Wolves of the Calla review
I’m done with Wolves of the Calla for over a month, making reference to it before I went into the hospital and finalizing it the day I got out of the hospital… but I haven’t made mention of that once in this journal.
There, I just did… Once.. :tongue
The Dark Tower V starts with a section of the story that was already published online – an introduction to Calla Bryne Sturgis and their dillema with the Wolves… A band of rough-riders/brigands/harriers who steal children from the Calla once every genereation or so. We then have our hero’s — Roland of Gilead (whom the Dark Tower saga revolves around) and his band of Gunslingers — Eddie Dean, Susannah Dean, Jake Chambers and Oy…
And what commences is what seems to be author Stephen King’s literary version of a bridge that gets him back to writing the Dark Tower saga after years off.
What I am saying doesn’t exactly shed new light on the story. I could go into detail with each section of the story and give a general synopsis of what happens, but I won’t. I will say that though we are re-introduced to Father Callahan (who is a character in King’s vampire horror novel, ‘Salem’s Lot), I found some of Wolves of the Calla to be a let down… Specifically the end when not only does the climax come off anti-climatic (build up throughout the story and then — fizzle!), and some points that lead us on to the next chapter of The Dark Tower saga (episode VI, Song of Susannah, due out soon) don’t just put a damper on the story, but a damper on the entire Dark Tower saga.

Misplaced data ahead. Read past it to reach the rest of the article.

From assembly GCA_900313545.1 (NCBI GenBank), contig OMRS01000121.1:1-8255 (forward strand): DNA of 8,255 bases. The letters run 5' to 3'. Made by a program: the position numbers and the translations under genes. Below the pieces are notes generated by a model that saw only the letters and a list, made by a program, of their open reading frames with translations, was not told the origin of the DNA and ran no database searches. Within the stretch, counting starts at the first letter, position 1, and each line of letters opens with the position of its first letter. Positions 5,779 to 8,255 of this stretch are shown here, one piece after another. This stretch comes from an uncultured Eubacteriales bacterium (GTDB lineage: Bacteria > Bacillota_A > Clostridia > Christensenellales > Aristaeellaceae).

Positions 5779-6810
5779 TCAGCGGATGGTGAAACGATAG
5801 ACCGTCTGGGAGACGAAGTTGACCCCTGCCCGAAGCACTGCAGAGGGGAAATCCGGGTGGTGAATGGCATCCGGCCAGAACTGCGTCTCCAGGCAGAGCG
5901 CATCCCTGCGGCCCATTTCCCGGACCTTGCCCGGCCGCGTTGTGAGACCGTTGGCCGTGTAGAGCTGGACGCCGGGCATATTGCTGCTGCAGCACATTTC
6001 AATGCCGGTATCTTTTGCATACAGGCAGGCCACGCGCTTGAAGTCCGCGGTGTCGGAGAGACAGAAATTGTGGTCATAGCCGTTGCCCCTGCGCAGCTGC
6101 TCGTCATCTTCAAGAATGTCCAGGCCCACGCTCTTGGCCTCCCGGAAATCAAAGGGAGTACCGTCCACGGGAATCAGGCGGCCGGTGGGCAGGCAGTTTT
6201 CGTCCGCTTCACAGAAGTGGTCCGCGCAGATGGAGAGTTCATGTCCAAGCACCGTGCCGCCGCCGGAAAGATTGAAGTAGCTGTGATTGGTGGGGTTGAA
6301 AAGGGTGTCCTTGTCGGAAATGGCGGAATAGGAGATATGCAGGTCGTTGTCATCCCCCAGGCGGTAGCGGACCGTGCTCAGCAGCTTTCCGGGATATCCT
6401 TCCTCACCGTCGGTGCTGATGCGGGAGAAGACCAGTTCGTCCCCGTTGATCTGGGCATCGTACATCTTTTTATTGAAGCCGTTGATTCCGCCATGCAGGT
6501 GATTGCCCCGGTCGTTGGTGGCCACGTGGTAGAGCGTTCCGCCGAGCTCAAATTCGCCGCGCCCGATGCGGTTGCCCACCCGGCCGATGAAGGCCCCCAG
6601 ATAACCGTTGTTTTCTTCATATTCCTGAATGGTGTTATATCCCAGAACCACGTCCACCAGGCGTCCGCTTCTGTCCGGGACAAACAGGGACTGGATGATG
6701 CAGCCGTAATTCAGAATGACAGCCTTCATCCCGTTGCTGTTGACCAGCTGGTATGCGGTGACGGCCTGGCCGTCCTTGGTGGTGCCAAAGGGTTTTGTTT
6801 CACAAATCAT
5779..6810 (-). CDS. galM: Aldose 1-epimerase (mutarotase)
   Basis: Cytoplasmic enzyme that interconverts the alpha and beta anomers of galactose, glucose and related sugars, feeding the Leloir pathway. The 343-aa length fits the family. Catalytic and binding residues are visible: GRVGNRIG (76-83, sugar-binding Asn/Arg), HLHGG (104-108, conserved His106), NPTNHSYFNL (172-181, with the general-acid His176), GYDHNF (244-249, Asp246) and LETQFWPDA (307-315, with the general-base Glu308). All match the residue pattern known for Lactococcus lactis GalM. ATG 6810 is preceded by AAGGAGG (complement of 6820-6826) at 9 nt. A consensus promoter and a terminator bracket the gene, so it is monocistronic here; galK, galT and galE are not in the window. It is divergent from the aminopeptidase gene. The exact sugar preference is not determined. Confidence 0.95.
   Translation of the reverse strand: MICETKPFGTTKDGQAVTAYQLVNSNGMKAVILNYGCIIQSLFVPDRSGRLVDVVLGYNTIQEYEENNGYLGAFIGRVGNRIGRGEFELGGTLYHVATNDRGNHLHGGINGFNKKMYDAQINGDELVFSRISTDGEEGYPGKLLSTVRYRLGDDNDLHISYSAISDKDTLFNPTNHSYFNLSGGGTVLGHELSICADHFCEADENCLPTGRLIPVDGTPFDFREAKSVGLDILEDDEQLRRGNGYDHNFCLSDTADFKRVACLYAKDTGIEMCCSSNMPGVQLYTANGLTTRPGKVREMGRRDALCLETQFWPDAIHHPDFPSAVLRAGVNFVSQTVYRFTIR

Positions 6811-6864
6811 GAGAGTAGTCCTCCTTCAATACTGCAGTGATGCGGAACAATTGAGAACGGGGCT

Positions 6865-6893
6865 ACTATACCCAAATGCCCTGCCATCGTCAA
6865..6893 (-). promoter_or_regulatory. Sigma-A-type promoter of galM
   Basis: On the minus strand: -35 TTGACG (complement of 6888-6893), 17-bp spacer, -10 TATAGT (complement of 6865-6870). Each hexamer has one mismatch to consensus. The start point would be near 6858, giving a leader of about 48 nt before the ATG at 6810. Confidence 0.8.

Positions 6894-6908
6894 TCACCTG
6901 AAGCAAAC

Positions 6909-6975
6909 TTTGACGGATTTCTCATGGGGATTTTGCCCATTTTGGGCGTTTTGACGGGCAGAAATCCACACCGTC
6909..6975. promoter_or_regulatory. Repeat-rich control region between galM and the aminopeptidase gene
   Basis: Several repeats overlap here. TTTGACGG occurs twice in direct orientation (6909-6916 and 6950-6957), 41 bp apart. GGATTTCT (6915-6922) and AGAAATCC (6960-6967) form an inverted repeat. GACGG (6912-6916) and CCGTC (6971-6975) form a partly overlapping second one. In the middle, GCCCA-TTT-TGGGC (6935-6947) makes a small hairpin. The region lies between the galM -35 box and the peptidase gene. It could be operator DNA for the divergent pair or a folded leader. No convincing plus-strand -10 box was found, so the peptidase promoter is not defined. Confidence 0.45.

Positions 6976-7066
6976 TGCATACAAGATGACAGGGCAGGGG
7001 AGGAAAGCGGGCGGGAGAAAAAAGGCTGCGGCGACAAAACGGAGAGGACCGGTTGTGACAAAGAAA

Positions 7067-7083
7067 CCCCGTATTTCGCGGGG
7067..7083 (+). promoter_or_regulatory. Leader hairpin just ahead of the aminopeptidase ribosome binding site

Does that mean Wolves isn’t worth reading? Oh hell, it’s worth reading. Anyone who has gotten immersed into the Dark Tower saga knows that Wolves is a must read for the sake of one’s sanity… The problem is that Stephen King knows how big the Dark Tower is to himself and his fans, and seems to play up that fact and — as an end result – falls a bit flat with regards to telling the tale and furthering the tale.
The wheel of Ka will continue to revolve for me and drive me to finish the saga when the last two novels are published, but for all the build up, for all the intense wait, for all the long stories and tension that drives Wolves Of The Calla, I still feel let down by the end result of the tale.